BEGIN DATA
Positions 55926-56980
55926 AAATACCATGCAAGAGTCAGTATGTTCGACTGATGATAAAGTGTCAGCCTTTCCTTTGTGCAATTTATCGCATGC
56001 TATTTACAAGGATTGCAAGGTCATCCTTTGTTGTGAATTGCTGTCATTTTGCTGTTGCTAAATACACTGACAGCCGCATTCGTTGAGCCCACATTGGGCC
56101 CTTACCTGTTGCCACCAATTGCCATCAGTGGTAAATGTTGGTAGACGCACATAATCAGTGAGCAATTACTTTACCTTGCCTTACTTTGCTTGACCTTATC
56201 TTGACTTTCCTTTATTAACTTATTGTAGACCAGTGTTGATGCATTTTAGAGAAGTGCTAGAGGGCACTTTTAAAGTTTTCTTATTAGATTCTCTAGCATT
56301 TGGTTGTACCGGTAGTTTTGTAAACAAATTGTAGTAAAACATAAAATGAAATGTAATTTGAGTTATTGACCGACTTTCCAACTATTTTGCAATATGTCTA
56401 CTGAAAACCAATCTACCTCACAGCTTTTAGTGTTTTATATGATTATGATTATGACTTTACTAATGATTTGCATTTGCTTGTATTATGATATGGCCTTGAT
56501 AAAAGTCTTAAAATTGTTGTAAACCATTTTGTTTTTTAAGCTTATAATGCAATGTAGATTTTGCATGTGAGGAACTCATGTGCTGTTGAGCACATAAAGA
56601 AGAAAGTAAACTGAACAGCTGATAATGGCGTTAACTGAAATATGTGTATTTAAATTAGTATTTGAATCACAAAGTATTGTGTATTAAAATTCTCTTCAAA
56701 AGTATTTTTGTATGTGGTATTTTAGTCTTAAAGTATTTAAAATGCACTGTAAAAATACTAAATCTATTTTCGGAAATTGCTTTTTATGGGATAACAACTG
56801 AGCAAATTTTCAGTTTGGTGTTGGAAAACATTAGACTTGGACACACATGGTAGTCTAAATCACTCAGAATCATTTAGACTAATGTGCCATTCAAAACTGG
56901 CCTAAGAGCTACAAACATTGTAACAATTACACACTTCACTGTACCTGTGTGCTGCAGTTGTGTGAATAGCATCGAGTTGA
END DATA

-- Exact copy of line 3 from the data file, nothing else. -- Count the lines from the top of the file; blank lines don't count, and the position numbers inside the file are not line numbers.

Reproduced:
56001 TATTTACAAGGATTGCAAGGTCATCCTTTGTTGTGAATTGCTGTCATTTTGCTGTTGCTAAATACACTGACAGCCGCATTCGTTGAGCCCACATTGGGCC